Community partnership addresses health needs

Task force keeps group focused

To improve access to health care in Logan County, IL, the Healthy Communities Partnership was formed 13 years ago. The mission statement of the partners is "to improve the health and quality of life for people in the communities we serve." This is accomplished in many ways, but almost always, education is a key component.

Yet education is not always delivered at traditional sites, such as hospitals and clinics, or by common methods. For example, to address the problem of alcohol abuse and demonstrate a healthy lifestyle, the task force on substance abuse, which operates within the partnership, rents the bowling alley in Lincoln on a Sunday afternoon and invites families to bowl free of charge. The task force provides the food, but there are no alcoholic beverages available.

"We are showing people family activities can be fun without alcohol," explains Kristin Lessen, MS, director of Healthy Communities Partnership, at Abraham Lincoln Memorial Hospital in Lincoln, IL. To reduce substance abuse, a change in mindset must take place, says Lessen.

The original partnership included Lincoln Memorial Hospital, Logan County Department of Public Health, Mental Health Centers of Central Illinois, the Chamber of Commerce, and a physician group called Family Medical Center. However, the group quickly realized that in order to reach a diverse population with a multitude of needs, it would need many agencies partnering to provide services within the communities. There are now 56 agencies and organizations, 15 community volunteers, and 14 churches working within the partnership.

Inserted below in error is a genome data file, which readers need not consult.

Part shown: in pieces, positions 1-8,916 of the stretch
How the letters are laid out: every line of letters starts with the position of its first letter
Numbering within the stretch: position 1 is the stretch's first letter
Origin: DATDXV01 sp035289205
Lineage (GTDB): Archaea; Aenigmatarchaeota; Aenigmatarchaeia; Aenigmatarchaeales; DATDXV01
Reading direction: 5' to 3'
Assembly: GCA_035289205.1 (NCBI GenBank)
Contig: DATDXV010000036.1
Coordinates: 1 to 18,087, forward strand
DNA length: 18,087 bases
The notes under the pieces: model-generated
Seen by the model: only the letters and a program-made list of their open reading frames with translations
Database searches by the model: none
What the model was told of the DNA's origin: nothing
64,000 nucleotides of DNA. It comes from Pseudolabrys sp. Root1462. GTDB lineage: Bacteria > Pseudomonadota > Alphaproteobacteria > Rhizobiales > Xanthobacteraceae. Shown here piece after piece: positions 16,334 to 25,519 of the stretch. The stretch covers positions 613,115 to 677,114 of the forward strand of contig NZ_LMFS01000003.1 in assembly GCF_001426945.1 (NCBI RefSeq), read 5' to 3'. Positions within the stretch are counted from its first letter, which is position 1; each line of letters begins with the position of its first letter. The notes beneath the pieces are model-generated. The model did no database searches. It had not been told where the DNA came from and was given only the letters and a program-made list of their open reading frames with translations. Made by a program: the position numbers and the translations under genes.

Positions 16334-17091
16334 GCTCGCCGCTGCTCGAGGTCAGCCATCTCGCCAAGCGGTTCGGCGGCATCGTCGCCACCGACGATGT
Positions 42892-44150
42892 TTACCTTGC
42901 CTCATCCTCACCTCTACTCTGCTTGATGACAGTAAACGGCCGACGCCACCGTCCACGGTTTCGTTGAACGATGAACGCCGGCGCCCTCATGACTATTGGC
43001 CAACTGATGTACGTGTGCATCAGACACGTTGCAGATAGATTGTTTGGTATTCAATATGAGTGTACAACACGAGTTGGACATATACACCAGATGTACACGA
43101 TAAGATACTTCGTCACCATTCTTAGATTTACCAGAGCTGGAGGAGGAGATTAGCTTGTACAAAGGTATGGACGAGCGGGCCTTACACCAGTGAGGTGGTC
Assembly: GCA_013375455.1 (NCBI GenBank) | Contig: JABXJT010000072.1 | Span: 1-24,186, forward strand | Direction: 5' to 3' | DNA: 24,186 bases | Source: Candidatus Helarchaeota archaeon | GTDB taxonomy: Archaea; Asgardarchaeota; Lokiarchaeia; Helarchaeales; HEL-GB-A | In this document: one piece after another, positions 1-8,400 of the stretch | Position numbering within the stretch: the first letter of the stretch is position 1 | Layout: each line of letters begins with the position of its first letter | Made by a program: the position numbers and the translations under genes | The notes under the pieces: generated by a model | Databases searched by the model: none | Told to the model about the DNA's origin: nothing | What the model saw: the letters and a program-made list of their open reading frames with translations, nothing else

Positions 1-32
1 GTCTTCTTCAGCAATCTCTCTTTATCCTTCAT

In order to stay organized, representatives from the five original agencies form the oversight committee and meet regularly. Members from other agencies and the community sit on task forces that have been approved by the steering committee. A proposal must be submitted to determine if a particular task force is a good fit for the partnership, says Lessen.

Currently, six task forces have been formed. They include: Alcohol, Tobacco & Other Drugs; Healthy Families; Domestic Abuse & Violence; Senior Issues; Parish Nurse; and Education.

Priority health issues are identified by an assessment of needs conducted every five years by the county health department. Issues identified have included access to care, substance abuse, teen pregnancy, sexually transmitted diseases, and most recently, obesity. Health needs are not always addressed through a task force. For example, to help people access care, the Rural Health/HOPE mobile care unit was implemented. The acronym stands for healthcare/oral health/prevention/education.

To create the mobile care unit, the group obtained a federal grant to purchase a recreational vehicle with two exam rooms. It goes out into the county on a regularly scheduled basis to serve the community. It is staffed by a public health nurse and nurse practitioner, who see patients. Patient education is part of the care process, and health screenings are also routinely held, including blood pressure screenings and glucose screenings.

Recently, a second RV was purchased with a dental exam room, in addition to medical exam rooms. Children are the focus of oral health care.

It's important to go out into the community, because people will not always come to the health care provider, says Lessen. "They don't like to get out of their comfort zone," she explains.

Health as all-encompassing

Healthy Communities Partnership sees health as all-encompassing; therefore, a new task force is working to increase the graduation rates and decrease truancy of high school students within Logan County. "Education does contribute to the health of our community," says Lessen.